Recruiting and Hiring. When recruiting and hiring, it is important to strive for diversity. People should not use “cultural fit” as an excuse for homogeneous teams. I talked earlier about how diverse teams are better – don’t make excuses. It is important to be aware of and try to reduce unconscious biases. One example of this is doing blind resume screening, so that you are not biased by demographic information.
Workplace. I think this is important for the retention problem. So what can workplaces do to encourage diversity?
They can put a focus on employee development. Allow for flexibility to allow work-life balance. Address hidden biases, which in this context includes things like equal pay and equal evaluation of employees. And decrease negative experiences. I would like to expand on that last item.
In a 2007 study, the Level Playing Field Institute found that subtle, negative workplace experiences, especially on a cumulative basis, cost companies an estimated $64 billion per year in expenses related to employee turnover.
A recent study from the same group verifies that these problems exist in the information technology fields.
What do I mean by “negative workplace experiences?” I mean:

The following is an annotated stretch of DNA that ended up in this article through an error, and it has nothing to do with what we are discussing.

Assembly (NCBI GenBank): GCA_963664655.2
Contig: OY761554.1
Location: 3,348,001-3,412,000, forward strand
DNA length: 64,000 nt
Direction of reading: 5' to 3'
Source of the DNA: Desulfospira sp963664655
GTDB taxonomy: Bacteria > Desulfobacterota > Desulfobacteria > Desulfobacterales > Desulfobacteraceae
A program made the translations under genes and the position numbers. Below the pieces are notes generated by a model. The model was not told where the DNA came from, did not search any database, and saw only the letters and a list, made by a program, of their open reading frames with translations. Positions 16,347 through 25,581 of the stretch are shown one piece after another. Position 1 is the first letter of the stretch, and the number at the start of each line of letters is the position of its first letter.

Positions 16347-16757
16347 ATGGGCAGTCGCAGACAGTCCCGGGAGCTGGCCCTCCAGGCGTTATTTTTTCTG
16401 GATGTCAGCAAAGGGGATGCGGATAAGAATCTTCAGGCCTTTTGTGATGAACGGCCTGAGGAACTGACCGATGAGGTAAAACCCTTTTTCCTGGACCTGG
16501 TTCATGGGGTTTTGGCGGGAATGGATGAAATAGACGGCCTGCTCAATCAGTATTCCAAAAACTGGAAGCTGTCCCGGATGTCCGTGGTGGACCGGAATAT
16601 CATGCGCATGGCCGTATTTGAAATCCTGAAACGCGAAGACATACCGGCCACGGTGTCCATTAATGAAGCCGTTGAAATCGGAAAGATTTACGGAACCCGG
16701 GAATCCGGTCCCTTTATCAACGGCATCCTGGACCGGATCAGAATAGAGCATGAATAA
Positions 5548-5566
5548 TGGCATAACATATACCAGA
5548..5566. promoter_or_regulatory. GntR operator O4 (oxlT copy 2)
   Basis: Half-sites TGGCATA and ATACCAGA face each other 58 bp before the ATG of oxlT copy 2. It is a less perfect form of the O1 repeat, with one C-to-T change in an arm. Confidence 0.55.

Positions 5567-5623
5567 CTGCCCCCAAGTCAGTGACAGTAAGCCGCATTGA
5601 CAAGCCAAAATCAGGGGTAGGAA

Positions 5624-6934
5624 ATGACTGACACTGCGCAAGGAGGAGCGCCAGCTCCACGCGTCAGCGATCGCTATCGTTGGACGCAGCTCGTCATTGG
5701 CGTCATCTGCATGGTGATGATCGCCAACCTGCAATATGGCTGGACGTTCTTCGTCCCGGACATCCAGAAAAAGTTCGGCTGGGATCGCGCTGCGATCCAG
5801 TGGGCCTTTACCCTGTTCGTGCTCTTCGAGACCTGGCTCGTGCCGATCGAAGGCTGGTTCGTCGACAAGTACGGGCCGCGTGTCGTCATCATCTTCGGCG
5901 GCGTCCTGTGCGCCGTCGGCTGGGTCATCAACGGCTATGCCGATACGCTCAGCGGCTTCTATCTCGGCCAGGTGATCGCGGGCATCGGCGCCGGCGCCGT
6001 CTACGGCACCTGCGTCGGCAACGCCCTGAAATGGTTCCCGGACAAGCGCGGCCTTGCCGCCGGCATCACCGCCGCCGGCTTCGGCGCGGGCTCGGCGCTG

- Exclusionary cliques
- Sexual teasing, jokes, or questions
- Racial, ethnic, or cultural jokes
- Homophobic jokes, remarks, or questions
- Being mistaken for someone else of the same race/gender
- This is grade-A BULLSHIT!
What should we do about these things? DO NOT do this! If you do this and someone asks you to stop, STOP. Call out this bullshit when you see it.
I think that last item is very important. When you call out this type of bullshit, you are setting the expectation that this type of behavior is unacceptable in your workplace. This decreases the behavior and makes others feel more comfortable.
My technology will be intersectional or it will be BULLSHIT! and I don’t want that! Thank you.
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- Flavia Dzodan at Tiger Beatdown for her awesome post, MY FEMINISM WILL BE INTERSECTIONAL OR IT WILL BE BULLSHIT!, that inspired the main title of my talk.